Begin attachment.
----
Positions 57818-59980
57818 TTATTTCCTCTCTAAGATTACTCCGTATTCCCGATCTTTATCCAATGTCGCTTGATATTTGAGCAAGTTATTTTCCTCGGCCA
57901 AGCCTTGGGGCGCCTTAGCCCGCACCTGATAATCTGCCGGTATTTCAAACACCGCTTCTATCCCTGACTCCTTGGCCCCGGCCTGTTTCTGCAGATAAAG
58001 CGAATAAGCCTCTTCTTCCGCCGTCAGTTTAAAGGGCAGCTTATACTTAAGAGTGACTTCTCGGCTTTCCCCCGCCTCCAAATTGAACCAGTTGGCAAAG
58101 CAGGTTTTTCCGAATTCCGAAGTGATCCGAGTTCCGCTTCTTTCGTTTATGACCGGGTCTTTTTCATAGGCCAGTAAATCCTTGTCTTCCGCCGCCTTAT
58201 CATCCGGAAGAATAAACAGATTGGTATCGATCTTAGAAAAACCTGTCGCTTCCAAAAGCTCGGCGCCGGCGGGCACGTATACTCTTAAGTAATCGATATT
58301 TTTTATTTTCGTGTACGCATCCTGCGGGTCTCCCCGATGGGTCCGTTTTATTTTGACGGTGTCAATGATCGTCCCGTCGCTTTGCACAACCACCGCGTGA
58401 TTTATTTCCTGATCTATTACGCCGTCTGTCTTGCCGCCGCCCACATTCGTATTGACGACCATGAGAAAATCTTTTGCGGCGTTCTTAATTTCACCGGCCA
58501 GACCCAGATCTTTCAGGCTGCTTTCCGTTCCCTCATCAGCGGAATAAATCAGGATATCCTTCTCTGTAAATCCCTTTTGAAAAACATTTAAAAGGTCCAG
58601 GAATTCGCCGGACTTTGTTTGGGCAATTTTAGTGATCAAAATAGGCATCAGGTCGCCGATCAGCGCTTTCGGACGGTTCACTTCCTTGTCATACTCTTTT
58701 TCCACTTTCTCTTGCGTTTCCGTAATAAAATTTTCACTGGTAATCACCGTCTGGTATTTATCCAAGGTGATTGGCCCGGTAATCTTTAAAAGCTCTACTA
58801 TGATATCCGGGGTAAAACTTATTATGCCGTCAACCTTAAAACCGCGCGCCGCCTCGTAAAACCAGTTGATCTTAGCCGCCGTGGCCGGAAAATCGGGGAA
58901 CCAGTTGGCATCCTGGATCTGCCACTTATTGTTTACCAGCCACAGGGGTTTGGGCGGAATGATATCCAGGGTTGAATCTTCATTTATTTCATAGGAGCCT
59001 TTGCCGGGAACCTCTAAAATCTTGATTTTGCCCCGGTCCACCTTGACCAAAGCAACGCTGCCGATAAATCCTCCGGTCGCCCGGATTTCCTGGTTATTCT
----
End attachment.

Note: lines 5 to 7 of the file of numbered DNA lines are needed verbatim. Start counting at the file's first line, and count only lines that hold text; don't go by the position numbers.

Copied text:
58101 CAGGTTTTTCCGAATTCCGAAGTGATCCGAGTTCCGCTTCTTTCGTTTATGACCGGGTCTTTTTCATAGGCCAGTAAATCCTTGTCTTCCGCCGCCTTAT
58201 CATCCGGAAGAATAAACAGATTGGTATCGATCTTAGAAAAACCTGTCGCTTCCAAAAGCTCGGCGCCGGCGGGCACGTATACTCTTAAGTAATCGATATT
58301 TTTTATTTTCGTGTACGCATCCTGCGGGTCTCCCCGATGGGTCCGTTTTATTTTGACGGTGTCAATGATCGTCCCGTCGCTTTGCACAACCACCGCGTGA